Yes, sure. So first on the underwriting changes. You know I think our expectation is that we're going to start to lap those periods at some point, probably toward the end of the first half of 2019. So I think that trend continues for a couple more quarters and then some of that comes down you get back to a more -- what we would consider a core growth rate, but overall, I think we're very pleased with the result of those underwriting refinements. You know, I think we told you about a year ago that we expected the credit trends to start to moderate and level off in the second half of '18 and if anything the performance has been in line to slightly better than that. So we're still seeing really good volume on accounts greater than 720 as we indicated and what we're seeing on the accounts below 660 FICO is very targeted, very intentional and it's having the desired results and I think if you look across whether it's a reserve build or the delinquency metrics, everything is performing in line to slightly better than we thought. So I think as you move into 2019 you start to lap some of those periods and you start to see those impact on purchase volume level off a bit. And then your second question just on CCIL. You know I think there's obviously still a lot of work to do here. Most credit card issuers would say it's going to result in some increase in the level of reserves. Just going from an incurred loss model to lifetime losses, I think the vast majority of issuers are expecting some level of increase, but there is still a lot that's undecided at this point. You know you've got to determine the life of the revolving product depending on which payment allocation methodology -- you pick, you get a different answer. Frankly this is -- it's fairly challenging accounting guidance to apply to revolving credit. So, look, we're doing a lot of work on this. We're participating in all the industry groups and talking to other issuers, our teams internally are hard at work modeling this. We got six months to nine months to kind of run in parallel here and when we have an estimate of the impact, we'll certainly share it with all of you.

Matthew Casey O'Neill -- Autonomous Research -- Analyst

Thank you very much.

Operator

Thank you. Our next question is from John Coffey with Susquehanna.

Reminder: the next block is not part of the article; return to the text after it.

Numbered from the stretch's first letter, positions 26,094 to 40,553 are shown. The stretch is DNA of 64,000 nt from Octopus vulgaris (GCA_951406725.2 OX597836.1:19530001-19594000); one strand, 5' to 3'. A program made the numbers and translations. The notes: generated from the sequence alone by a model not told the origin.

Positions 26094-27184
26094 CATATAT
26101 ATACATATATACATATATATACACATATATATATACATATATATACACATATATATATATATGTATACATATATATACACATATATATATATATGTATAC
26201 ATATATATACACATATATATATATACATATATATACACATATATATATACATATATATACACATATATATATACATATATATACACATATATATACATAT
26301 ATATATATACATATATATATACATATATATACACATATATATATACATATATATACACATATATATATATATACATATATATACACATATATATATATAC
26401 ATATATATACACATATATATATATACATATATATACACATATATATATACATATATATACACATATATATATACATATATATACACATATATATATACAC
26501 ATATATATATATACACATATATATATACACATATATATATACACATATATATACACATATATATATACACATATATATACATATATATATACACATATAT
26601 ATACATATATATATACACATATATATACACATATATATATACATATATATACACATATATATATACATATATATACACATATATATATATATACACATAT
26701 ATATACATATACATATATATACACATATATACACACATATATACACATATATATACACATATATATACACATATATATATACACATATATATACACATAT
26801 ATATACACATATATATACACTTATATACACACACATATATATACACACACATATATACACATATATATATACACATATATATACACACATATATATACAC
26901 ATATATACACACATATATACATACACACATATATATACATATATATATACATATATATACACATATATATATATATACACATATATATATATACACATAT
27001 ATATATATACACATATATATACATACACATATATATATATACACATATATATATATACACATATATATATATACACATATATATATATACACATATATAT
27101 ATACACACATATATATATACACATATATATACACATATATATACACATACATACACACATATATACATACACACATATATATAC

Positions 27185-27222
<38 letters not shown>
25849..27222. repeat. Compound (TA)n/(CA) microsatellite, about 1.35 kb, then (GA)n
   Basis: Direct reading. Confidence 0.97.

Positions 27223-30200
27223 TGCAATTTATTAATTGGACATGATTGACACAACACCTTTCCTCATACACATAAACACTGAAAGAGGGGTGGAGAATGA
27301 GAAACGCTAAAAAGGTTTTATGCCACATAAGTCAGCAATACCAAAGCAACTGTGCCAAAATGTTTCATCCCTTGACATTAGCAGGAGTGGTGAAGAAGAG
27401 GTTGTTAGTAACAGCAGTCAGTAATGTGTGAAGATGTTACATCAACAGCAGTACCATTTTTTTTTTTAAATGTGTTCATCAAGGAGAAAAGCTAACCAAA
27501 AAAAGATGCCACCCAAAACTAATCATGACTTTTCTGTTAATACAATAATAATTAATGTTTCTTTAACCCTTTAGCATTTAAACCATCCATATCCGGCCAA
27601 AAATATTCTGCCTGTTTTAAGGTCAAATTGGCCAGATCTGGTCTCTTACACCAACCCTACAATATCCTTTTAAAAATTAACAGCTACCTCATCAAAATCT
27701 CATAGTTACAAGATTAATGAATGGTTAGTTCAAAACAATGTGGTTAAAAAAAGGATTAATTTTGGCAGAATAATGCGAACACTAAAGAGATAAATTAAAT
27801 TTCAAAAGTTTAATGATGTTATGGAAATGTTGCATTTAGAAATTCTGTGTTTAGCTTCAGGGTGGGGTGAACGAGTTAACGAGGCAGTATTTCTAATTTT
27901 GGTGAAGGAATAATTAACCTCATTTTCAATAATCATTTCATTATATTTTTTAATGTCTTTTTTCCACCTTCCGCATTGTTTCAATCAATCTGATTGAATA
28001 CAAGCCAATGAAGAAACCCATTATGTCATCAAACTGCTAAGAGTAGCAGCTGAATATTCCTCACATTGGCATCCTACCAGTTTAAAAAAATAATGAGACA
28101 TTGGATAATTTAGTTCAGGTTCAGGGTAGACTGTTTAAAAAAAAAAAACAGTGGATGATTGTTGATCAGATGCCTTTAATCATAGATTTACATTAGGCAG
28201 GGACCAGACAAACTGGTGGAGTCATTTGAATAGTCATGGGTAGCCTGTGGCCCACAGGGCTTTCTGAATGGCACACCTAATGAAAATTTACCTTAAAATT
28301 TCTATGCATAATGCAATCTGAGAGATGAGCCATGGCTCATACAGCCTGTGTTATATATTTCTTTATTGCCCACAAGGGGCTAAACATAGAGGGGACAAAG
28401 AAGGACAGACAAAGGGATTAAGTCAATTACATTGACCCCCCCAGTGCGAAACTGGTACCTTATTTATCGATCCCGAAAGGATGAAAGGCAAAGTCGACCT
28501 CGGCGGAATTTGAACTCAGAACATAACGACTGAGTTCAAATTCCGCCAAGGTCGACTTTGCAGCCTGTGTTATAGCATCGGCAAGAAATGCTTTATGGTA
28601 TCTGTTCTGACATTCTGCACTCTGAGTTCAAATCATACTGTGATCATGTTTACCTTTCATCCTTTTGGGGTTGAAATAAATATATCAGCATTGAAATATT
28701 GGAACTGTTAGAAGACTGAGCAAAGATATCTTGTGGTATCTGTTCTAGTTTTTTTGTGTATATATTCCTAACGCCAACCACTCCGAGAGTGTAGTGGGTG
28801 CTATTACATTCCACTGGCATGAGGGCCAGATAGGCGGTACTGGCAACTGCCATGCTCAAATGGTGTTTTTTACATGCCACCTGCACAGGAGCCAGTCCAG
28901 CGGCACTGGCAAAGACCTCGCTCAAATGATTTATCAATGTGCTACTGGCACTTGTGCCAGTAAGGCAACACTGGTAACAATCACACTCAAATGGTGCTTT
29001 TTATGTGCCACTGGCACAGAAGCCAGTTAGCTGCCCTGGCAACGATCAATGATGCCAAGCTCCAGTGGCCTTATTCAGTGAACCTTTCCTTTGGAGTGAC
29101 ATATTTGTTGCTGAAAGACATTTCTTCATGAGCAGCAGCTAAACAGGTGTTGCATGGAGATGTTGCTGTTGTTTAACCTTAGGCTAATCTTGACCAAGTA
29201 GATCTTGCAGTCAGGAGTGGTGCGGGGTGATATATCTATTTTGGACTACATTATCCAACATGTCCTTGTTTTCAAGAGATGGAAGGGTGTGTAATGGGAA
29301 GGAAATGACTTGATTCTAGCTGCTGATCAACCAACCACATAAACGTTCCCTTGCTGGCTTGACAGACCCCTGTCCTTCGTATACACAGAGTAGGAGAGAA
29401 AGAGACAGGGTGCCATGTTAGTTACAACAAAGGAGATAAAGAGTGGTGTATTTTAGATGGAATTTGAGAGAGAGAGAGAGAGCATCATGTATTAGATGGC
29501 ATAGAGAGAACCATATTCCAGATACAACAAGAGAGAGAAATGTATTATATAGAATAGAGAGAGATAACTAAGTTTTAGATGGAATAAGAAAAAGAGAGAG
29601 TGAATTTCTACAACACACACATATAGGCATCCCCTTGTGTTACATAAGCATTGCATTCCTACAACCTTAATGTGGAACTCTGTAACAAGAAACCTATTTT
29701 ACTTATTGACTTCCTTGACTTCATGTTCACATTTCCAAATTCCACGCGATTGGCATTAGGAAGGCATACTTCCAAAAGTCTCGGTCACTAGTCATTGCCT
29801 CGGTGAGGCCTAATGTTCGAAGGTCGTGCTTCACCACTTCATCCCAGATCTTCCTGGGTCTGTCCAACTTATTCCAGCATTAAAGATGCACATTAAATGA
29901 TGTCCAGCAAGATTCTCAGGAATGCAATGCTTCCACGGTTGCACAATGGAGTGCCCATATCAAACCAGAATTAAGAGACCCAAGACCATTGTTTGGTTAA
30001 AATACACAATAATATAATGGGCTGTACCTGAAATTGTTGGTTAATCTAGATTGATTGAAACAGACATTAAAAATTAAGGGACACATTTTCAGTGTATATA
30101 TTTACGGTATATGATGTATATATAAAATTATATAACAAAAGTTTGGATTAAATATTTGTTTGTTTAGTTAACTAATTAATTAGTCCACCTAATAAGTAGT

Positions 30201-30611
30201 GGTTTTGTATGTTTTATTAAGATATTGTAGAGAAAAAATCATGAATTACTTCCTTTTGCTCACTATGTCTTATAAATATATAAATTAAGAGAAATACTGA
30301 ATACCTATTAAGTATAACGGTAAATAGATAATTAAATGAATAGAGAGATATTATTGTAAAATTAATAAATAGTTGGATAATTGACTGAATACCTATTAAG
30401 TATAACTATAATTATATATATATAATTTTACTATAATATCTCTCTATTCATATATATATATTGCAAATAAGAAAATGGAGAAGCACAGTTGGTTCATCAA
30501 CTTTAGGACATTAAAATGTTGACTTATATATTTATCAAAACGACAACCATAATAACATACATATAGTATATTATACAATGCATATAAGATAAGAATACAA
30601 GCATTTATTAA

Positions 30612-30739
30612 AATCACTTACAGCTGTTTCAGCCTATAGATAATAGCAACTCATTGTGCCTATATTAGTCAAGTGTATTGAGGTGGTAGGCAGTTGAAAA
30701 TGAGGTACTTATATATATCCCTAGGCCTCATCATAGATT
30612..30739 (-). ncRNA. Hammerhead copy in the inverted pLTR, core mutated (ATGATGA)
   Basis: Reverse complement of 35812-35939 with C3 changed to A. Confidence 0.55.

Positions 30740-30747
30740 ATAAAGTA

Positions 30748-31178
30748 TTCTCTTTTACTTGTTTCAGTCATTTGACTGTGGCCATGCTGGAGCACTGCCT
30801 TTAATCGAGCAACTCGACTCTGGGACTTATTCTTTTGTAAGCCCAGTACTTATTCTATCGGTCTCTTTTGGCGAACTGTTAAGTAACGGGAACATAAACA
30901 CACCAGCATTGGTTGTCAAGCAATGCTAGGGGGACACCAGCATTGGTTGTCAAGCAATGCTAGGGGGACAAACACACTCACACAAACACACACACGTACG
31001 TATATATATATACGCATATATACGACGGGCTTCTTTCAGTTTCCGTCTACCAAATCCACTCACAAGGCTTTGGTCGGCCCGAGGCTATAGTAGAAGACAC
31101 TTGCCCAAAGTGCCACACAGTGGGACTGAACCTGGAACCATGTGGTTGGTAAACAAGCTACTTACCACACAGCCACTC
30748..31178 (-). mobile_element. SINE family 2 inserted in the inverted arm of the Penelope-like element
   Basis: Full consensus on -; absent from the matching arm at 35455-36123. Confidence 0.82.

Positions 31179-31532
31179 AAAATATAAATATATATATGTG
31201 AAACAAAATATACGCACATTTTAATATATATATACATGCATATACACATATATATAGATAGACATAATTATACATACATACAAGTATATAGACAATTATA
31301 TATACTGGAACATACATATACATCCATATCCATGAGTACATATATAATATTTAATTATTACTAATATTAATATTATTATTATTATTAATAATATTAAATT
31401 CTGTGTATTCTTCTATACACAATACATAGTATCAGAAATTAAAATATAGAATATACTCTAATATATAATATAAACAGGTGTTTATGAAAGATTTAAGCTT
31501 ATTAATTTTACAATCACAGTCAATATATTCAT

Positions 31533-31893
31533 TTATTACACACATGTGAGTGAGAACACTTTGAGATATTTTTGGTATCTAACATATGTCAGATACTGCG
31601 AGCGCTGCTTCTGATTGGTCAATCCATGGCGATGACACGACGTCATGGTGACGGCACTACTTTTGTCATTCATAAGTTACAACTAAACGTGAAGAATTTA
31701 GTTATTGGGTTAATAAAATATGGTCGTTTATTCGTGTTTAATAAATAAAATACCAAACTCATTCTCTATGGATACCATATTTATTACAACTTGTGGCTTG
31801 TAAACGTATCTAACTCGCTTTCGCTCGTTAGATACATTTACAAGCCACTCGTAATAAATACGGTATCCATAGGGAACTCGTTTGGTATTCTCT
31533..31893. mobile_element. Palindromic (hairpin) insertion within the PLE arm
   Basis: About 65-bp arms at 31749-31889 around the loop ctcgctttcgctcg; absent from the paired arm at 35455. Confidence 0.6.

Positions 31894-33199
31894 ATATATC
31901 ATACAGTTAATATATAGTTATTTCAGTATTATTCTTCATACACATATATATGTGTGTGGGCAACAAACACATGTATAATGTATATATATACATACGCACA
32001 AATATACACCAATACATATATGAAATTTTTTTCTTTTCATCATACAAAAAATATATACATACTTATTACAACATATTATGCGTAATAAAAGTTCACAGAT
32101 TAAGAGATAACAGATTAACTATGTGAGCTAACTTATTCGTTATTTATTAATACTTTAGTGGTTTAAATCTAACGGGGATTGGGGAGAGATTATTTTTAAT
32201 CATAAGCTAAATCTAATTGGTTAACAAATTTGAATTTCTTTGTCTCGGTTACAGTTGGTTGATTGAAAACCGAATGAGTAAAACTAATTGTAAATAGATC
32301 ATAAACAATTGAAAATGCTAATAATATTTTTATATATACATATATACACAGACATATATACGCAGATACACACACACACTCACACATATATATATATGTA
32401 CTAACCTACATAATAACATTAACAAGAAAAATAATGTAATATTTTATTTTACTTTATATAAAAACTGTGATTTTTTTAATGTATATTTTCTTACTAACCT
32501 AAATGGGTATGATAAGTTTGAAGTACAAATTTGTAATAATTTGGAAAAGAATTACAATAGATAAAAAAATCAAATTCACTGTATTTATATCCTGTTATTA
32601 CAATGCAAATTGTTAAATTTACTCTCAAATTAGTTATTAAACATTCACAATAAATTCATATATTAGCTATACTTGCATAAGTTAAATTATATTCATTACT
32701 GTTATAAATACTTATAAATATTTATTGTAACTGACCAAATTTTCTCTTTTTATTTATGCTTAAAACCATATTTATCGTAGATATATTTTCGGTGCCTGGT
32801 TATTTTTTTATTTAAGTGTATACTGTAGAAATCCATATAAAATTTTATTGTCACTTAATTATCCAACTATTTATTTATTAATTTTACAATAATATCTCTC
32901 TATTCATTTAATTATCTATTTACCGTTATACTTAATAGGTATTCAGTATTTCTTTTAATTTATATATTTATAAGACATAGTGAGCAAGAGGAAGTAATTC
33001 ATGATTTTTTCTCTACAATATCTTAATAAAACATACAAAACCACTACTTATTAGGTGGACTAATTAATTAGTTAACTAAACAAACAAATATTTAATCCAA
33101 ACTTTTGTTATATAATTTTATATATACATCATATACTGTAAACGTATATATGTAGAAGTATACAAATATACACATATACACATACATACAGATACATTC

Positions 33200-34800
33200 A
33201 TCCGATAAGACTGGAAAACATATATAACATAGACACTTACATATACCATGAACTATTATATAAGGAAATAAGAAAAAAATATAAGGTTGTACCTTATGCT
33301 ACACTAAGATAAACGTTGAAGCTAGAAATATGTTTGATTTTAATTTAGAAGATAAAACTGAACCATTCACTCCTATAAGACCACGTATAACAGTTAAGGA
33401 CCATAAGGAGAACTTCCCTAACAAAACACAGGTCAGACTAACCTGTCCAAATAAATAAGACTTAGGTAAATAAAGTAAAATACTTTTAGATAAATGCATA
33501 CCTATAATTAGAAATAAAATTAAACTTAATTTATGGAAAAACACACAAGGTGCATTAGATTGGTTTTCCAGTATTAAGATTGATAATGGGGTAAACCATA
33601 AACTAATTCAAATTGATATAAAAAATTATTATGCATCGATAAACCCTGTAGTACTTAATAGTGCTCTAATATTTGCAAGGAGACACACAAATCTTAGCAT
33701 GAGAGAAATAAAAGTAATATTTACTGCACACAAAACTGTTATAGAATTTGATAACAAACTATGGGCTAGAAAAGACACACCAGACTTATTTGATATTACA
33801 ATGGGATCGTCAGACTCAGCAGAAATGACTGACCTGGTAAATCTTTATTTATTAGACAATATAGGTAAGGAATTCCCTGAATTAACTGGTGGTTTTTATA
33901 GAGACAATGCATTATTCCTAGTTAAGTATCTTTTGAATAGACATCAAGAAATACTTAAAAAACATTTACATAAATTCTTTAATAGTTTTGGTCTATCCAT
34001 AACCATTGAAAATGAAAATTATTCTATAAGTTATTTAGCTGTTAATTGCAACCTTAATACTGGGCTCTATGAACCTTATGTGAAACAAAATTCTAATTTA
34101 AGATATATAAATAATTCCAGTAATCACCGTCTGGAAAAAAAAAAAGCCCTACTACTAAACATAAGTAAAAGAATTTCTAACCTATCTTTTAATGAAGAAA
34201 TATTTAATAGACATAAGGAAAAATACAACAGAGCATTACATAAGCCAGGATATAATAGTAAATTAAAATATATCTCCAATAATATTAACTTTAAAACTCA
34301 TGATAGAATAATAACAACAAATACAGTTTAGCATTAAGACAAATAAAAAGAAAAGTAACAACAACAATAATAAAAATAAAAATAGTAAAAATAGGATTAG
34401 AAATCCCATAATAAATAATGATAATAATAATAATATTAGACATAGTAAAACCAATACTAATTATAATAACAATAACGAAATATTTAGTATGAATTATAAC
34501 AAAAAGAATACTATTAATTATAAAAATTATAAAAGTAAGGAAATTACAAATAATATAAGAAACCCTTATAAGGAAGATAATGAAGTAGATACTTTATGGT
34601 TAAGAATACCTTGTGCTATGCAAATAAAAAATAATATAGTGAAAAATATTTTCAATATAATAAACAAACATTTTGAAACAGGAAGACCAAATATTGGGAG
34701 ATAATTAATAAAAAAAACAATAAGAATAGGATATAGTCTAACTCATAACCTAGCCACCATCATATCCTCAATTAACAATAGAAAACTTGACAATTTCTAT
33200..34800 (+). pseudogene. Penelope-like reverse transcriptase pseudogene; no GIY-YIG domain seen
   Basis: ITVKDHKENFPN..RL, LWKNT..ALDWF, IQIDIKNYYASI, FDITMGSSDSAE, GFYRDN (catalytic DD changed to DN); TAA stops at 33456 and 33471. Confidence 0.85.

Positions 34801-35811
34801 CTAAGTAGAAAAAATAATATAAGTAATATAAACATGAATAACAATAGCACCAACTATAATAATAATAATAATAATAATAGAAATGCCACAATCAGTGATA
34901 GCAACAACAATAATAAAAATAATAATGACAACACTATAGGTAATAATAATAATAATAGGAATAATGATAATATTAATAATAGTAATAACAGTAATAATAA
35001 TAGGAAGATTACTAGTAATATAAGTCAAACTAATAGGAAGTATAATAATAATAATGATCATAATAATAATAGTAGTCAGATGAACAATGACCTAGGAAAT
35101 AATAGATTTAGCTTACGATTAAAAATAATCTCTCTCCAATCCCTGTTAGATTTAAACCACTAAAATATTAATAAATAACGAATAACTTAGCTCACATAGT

Jamie Friedman -- Susquehanna -- Analyst

Hi. It's Jamie in for John. Thanks for taking my question, but -- oh periodically Margaret you would give e-commerce related disclosure. I was wondering if you had something equivalent that you could share so we can kind of mark your progress with that and maybe I'll just ask my second one upfront in case you don't happen to have that one, so if you could talk at least qualitatively about the deal pipeline for 2019 and '20 as is been alluded to one of your competitors has talked rather enthusiastically about the potential contribution coming up from new opportunities. How does it look out there and is there a lot opportunity for you guys. Thank you.

Margaret Keane -- President and Chief Executive Officer

Sure, so I would say that we're very focused on continuing trends in our digital capabilities. I think this is an area that we know becomes a critical part for our partners. And so our year-over-year mobile growth was 59% and our online penetration for Retail Card was 33%, which was up 9 percentage points. About 46% of applications occurred digitally in the third quarter. So certainly, our mobile enhancements and capabilities and the things we continue to build out are having a really good impact. On the pipeline, we feel good about the pipeline. I would say there's not one big deal out there right now other than maybe some of the rumors that were started this week. So we'd have to look at that, but I think what we've been very diligent on is looking at new start-ups and existing programs and winning across all three platforms and we feel good about the progress we make and what the pipeline looks like. I could say going into 2019 I really can't comment on what's going to be beyond that, but again we're focused on all three platforms, Retail Card being one of the ones we talk a lot about but we've been able to win very successfully in our Payment Solution business and I think CareCredit, we continue to expand with utility of the card as well as expanding our partnership and expansion into new verticals. So we feel we're poised for a strong pipeline going forward.

Jamie Friedman -- Susquehanna -- Analyst

Okay, appreciate the color, I'll drop back into the queue. Thank you.

Operator

And thank you. We have our next question from Chris Brendler with Buckingham.

Chris Brendler -- Buckingham Research -- Analyst